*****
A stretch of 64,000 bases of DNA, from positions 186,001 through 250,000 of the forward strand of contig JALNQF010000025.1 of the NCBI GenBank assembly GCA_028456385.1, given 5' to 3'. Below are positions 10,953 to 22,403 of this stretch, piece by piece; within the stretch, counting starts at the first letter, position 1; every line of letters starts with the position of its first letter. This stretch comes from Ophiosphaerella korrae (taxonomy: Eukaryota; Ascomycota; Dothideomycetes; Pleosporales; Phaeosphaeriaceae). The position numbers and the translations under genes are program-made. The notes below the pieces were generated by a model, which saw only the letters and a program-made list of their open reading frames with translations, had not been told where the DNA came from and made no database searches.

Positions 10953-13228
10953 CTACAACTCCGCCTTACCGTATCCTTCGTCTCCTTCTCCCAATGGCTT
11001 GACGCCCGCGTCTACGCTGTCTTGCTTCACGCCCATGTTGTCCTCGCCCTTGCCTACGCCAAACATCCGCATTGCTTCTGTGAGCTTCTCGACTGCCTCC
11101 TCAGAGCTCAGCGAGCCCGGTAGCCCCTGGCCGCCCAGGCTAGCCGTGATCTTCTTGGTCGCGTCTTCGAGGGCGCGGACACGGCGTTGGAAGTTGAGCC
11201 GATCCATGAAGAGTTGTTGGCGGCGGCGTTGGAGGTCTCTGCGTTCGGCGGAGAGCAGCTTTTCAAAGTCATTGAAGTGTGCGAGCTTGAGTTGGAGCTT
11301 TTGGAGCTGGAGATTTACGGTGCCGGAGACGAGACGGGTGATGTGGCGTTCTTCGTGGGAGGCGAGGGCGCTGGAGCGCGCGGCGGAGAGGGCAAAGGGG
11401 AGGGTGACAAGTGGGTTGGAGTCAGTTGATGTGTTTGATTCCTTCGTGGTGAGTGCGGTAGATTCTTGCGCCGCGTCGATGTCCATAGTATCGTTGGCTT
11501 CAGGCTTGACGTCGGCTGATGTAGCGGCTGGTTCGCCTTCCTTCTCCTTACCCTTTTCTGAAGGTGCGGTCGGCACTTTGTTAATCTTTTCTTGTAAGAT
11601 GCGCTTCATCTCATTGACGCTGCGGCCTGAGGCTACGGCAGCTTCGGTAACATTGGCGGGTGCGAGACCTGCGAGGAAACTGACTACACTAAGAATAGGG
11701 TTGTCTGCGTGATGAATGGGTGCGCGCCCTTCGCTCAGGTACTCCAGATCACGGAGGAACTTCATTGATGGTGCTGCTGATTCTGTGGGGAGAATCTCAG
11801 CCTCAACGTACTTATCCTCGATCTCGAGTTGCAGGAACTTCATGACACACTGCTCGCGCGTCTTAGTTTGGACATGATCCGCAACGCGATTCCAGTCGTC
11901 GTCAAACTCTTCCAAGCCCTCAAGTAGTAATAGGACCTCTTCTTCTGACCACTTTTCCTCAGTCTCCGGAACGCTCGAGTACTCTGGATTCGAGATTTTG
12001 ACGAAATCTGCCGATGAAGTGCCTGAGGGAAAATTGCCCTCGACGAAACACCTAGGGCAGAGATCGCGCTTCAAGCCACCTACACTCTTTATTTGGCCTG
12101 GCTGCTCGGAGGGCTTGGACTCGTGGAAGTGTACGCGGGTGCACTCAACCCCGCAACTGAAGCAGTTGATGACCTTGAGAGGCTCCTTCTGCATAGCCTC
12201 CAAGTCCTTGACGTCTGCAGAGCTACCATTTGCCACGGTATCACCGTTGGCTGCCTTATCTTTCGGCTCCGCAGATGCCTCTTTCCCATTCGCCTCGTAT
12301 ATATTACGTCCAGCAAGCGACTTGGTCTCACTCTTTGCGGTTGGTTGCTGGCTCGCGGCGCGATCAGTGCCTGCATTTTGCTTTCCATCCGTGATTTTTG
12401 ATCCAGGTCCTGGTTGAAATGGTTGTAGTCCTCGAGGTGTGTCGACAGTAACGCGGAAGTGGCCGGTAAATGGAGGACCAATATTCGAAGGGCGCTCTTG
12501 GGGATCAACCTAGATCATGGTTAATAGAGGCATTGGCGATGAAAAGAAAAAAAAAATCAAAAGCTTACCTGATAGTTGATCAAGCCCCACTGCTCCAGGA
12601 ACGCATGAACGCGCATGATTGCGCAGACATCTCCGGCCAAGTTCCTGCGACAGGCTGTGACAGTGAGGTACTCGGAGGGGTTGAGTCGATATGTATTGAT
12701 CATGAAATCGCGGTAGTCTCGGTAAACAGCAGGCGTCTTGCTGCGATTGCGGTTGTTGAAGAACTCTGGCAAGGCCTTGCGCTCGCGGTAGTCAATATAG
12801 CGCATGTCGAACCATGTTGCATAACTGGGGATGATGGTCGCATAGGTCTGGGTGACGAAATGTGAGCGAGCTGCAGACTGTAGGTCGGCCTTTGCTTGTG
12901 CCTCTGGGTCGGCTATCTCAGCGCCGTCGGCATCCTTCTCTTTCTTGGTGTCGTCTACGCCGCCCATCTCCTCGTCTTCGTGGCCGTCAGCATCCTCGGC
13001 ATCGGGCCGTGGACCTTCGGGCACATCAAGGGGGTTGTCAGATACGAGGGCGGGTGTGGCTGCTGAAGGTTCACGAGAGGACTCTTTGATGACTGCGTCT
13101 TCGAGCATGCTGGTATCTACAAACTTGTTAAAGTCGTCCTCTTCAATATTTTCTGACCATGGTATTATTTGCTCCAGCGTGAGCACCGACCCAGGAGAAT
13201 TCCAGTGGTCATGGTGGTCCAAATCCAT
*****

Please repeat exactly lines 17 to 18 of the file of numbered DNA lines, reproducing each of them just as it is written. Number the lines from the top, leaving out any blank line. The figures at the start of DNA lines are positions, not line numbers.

12301 ATATTACGTCCAGCAAGCGACTTGGTCTCACTCTTTGCGGTTGGTTGCTGGCTCGCGGCGCGATCAGTGCCTGCATTTTGCTTTCCATCCGTGATTTTTG
12401 ATCCAGGTCCTGGTTGAAATGGTTGTAGTCCTCGAGGTGTGTCGACAGTAACGCGGAAGTGGCCGGTAAATGGAGGACCAATATTCGAAGGGCGCTCTTG